Common "Interferences" which limit interview success for women

Interview skills do not come naturally to most of us; male or female, but there are common "interferences" I notice with many of my female career/interview coaching clients;
  1.  Playing down educational accomplishments and past experience: Comments such as "It's been so long since I completed my degree - it is probably irrelevant" or " I only managed a small team" frequently arise when I am working with individual clients or as part of group career coaching programs.  These comments are usually made by clients who have paused career acceleration for some years for reasons including family responsibilities, lack of opportunity in the workplace, or sometimes due to a lack of belief in their abilities.  Coaching can be hugely beneficial here as once clients are supported to rediscover the extent of their abilities and accomplishments, they will experience a boost to their confidence and in turn an ability to articulate the relevance and impact of their education and past experience at interview.
  2. Being too chatty or "waffling" during the interview; this can be attributed to nerves for some which can be managed by engaging in a focused interview preparation process (this is particularly successful for competency based interviews) as well as practical approaches to other causes of nervousness.  This "interference" is much more common with clients of mine who express a preference for extroversion.
  3. Giving "bare-minimum" answers; this is the opposite to point 2 and is quite common amongst clients who express a preference for introversion as introverts typically like to think through questions thoroughly before answering and under time pressure may only give a "bare-minimum "answer.  Through coaching we can explore what we can "borrow" from the extroverted side of the spectrum to help deliver more  "meaty answers".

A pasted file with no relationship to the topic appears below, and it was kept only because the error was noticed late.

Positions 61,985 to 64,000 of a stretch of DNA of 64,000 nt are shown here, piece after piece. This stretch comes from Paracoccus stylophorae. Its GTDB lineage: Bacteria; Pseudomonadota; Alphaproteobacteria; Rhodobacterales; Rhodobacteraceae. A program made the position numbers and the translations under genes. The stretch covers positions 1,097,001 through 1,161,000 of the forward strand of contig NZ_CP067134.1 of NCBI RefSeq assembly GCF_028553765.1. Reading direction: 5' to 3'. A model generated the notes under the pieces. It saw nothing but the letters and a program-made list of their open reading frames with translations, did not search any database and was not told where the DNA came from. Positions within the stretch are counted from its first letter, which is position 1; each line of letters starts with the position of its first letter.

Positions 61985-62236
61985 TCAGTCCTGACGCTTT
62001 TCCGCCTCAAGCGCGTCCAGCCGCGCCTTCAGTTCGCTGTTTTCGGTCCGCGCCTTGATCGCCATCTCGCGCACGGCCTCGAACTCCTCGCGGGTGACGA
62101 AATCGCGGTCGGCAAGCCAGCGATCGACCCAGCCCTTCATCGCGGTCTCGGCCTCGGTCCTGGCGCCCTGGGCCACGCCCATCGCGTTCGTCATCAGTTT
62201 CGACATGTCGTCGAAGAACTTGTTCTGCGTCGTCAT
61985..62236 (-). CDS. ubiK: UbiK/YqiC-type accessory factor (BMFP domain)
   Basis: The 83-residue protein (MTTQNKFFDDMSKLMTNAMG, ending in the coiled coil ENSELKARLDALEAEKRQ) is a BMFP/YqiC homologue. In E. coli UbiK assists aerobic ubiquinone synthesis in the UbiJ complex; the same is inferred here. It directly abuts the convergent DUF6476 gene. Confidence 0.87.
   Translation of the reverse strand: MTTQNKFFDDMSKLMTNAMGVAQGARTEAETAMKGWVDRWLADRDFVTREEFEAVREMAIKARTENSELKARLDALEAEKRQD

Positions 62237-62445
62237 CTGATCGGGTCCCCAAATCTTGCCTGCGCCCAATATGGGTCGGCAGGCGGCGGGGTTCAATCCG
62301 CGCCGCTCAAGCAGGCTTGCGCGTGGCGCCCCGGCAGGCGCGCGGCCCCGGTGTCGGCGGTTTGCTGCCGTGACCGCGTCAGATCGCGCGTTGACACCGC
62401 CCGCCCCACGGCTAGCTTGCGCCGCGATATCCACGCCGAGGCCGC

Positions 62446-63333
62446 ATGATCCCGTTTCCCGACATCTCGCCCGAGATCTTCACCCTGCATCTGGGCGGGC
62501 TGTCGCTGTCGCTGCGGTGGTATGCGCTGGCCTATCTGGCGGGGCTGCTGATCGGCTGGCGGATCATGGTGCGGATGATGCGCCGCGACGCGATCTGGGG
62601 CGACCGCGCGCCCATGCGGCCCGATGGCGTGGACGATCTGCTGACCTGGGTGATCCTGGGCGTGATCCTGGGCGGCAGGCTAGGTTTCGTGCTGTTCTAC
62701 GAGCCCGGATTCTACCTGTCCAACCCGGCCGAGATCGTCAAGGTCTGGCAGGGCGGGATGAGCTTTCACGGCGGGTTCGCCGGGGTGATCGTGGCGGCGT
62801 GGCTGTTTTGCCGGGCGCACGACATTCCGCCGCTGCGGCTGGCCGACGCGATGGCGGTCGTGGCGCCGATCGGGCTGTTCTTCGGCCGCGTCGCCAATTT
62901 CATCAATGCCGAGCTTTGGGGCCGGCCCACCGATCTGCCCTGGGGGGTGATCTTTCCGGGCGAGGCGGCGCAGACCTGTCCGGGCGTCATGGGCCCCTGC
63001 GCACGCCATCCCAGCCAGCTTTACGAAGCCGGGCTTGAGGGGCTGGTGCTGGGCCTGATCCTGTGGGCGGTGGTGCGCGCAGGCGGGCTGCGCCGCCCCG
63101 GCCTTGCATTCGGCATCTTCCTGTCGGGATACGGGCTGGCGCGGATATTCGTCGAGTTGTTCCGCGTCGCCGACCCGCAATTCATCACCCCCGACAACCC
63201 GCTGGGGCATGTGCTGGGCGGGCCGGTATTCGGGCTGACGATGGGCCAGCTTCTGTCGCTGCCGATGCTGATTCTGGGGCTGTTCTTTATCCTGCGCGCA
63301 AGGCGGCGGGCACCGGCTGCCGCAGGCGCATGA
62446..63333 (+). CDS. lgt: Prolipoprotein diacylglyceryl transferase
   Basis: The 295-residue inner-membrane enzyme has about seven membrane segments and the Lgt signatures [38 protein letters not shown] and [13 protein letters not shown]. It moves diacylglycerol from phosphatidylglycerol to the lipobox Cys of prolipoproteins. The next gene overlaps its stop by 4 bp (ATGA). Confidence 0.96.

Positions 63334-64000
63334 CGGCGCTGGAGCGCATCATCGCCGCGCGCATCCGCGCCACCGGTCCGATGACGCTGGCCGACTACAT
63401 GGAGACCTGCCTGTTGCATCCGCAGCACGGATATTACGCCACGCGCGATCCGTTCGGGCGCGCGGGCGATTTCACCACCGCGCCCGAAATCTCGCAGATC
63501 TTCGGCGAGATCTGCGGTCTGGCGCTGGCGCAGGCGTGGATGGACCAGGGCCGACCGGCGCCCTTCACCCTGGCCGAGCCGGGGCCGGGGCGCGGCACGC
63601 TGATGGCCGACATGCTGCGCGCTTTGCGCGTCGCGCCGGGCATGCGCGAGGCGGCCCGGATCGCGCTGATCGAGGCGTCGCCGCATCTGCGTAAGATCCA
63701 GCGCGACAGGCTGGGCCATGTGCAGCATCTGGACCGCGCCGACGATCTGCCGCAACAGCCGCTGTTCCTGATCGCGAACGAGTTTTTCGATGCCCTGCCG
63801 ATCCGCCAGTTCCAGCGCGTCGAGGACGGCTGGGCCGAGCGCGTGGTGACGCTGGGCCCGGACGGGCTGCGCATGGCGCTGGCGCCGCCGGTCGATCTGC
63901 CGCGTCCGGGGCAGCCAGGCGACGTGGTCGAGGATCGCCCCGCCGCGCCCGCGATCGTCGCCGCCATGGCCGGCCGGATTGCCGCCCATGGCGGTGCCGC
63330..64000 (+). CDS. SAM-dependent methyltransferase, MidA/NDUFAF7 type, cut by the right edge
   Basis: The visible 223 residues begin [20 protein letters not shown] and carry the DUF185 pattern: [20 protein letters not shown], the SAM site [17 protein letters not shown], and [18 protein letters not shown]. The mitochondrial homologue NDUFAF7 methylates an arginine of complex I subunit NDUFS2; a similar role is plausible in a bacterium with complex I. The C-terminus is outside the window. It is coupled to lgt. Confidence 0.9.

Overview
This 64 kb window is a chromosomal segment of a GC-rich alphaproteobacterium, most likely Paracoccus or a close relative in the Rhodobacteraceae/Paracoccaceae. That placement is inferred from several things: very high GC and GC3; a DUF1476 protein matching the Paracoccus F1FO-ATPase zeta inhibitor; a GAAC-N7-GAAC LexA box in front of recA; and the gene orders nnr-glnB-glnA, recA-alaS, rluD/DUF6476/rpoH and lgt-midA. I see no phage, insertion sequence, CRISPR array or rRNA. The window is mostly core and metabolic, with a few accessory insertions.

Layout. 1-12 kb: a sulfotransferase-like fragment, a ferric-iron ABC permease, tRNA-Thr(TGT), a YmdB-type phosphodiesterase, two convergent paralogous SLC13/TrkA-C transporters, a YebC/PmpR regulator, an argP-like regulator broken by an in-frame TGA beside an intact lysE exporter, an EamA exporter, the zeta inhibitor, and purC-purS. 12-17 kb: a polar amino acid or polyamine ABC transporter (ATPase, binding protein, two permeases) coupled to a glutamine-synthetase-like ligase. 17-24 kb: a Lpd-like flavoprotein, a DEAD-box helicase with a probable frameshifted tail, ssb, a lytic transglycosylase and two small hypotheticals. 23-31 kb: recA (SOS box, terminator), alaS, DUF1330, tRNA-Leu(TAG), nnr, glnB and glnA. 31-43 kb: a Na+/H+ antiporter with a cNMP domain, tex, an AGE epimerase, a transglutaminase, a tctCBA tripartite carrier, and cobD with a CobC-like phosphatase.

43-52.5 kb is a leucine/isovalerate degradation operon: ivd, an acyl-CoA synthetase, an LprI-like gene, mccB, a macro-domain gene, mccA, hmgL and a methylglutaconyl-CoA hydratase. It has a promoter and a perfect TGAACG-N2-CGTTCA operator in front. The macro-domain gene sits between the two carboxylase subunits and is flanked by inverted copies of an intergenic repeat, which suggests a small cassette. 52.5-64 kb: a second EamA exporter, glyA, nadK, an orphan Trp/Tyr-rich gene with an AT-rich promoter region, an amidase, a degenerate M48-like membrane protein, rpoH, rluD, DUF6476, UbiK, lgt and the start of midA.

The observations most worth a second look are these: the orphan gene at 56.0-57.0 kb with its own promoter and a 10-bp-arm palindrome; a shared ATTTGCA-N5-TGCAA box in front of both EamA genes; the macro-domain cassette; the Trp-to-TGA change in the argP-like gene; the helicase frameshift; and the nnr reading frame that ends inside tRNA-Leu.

Another reason for "bare-minimum" answers" is also related to point 1; sometimes women   are reluctant to tout their accomplishments for fear they may come across as arrogant or   overly ambitious.  Women can sometimes adopt an approach of "waiting to be discovered"...   it is rare that this approach will work in a time pressured interview, it is more effective to           clearly state achievements and competence.

If any of the above resonates with you, it is important to address these interferences to give yourself maximum opportunity for success at interviews.  Some of my clients will wait until an interview is looming to seek out coaching and they often get what they need from a few sessions of interview coaching ( ). 

However, for many there is deeper work to be done around the interferences such as the ones I have described above and my group coaching for women ( ) or depending on where you are at 1:1 executive coaching ( ) are some of the ways you can address these by taking time for YOU to be clear about what YOU want from your career now and into the future and to identify what personal interferences may hold you back.
Book a complimentary discovery call around what your next steps to career/interview success should be :